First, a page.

This baby that’s a flask could change public drinking

cool baby

Unlike most babies, which are filled with vomit and poo, this one is full of liquor. Photo by David Colon

Two things that Brooklynites love are public drinking and carrying around their children in pouch-like contrivances as if they’re kangaroos. Combining these two loves can be a little difficult, considering no one wants to see a parent swigging out of a paper bag, but one enterprising Brooklyn entrepreneur is suggesting replacing the real baby with a fake baby made of foam rubber that functions as an insulated drink holder. It’s called The Cool Baby, and it’s looking to raise money on Kickstarter so the dream can become a reality.

We met up with the brains behind The Cool Baby, Williamsburg resident Simon Philion, to see if this crazy thing was real and to get a little more information on why he needs $70,000 to fund it. Answering out first question, Philion brought a Cool Baby prototype with him to show it wasn’t yet another web based-hoax. Philion told us that the idea first came into his head in 2013, when he pitched it at his advertising job, when a beer company client was looking for “an iconic vessel.” After all, he told us, “The status quo is now babies strapped to our front.”

The idea was shot down before it could get to the beer company, but Philion said the idea of the baby as drink holder haunted him ever since he pitched it.

So, Philion finally went ahead with his idea after a family friend helped him get a prototype made right here in Brooklyn. The Cool Baby itself looks eerily lifelike, but that doesn’t get in the way of the purpose of the product. Wearing a baby carrier, you strap the Cool Baby in after filling the insulated thermos inside with whatever liquid you want to drink. You then suck it through a mouthpiece on the top of the baby’s head that’s hidden in a cute cap. You can either keep the face turned towards you for maximum subterfuge or turn the face outward to let people know you’re not carrying a living, breathing baby.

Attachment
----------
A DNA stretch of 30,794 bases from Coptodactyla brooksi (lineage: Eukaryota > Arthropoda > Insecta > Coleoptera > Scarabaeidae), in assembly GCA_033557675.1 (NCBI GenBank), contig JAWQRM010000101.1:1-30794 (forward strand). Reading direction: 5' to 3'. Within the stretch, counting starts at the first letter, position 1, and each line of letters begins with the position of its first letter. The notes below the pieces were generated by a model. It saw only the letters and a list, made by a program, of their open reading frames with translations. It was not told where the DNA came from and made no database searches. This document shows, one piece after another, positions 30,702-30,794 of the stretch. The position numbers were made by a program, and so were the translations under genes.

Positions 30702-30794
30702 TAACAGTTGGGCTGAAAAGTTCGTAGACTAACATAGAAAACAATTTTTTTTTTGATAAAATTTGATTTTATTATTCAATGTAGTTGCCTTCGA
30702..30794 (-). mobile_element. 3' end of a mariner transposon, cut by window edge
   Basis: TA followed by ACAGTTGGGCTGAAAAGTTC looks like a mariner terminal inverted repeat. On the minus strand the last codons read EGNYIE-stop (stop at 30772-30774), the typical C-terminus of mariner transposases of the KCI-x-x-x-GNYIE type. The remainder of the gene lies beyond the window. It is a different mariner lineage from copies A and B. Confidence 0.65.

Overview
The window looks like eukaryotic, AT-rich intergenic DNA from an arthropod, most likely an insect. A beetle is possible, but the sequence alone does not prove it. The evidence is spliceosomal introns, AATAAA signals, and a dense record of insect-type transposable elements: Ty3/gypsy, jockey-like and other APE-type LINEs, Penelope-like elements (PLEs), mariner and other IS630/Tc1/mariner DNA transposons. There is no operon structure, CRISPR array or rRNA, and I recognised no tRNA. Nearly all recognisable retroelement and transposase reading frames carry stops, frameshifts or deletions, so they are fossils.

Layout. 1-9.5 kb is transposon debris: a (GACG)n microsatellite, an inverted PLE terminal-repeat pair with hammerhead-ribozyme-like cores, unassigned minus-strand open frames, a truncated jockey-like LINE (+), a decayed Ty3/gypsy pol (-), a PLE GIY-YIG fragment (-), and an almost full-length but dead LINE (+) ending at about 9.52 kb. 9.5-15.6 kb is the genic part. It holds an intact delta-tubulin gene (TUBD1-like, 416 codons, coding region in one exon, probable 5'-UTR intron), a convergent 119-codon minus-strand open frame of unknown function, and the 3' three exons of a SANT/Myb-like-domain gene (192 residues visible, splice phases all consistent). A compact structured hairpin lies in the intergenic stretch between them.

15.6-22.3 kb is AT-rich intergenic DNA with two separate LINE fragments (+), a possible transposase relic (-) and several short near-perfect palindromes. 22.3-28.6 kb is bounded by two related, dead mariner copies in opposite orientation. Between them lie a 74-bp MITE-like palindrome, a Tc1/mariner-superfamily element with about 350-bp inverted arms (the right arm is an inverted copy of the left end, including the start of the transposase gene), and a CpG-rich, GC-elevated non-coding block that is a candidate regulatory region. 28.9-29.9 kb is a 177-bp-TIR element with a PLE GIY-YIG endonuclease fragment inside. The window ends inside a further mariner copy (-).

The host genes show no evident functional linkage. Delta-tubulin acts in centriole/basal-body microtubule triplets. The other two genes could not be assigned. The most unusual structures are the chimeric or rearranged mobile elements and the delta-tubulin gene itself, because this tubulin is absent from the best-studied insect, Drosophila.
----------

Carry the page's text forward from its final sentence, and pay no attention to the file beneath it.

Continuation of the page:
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The baby, broken down. via Kickstarter

The appeal of the Cool Baby, beyond being a hands-free way to drink and not get caught, according to Philion, is that it’s a way to “hack into baby culture…you can walk into the packs of people with strollers and the babies,” and you’ll look just like one of them. Of course, instead of an actual baby in your baby carrier, you’ll be ferrying a “front-mounted drink insulating carbon-based life form” according to the patent on the drink holder.

As if to prove the point that Philion was making about the Cool Baby being camouflaged enough to let you pass as just another parent, someone walking by as he removed it from it’s bag muttered “Fuck, I thought that was a real baby,” and two women expressed concern for the baby left out lying on a stool, before coming over to play around with it and pose for pictures.

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An instant fan is made. Photo by David Colon

It’s not all joy though, as Philion says that he’s gotten complaints about his product trivializing parenthood and children. “Babies are a sacred thing for people, and people who quantify their self-worth through a baby hate me.” It doesn’t seem to bother him, although he’s sensitive to people’s complaints that he’s only going to be selling a white Cool Baby. The plan, according to Philion, once production ramps up is to make Cool Babies with four to five different facial dispositions and a range of races.

If the Kickstarter is fully funded, Philion plans on starting production of 5,000 Cool Babies at factories in China, before selling them directly online for $35 each. For the people who donate enough to get a Cool Baby reward, the tentative date to get one is August of this year, which still leaves time to enjoy some warm weather drinking. And since the thermos is insulated, there’s no reason it can’t be filled with a hot toddy or hot cider when the weather gets cooler.

Though he tells us he’s treating the quest to bring The Cool Baby to the world like it’s his job, Philion is laid back about the prospects of making this his new career, “Either people want this or they don’t, and if the Kickstarter is successful, it’s proof they do.”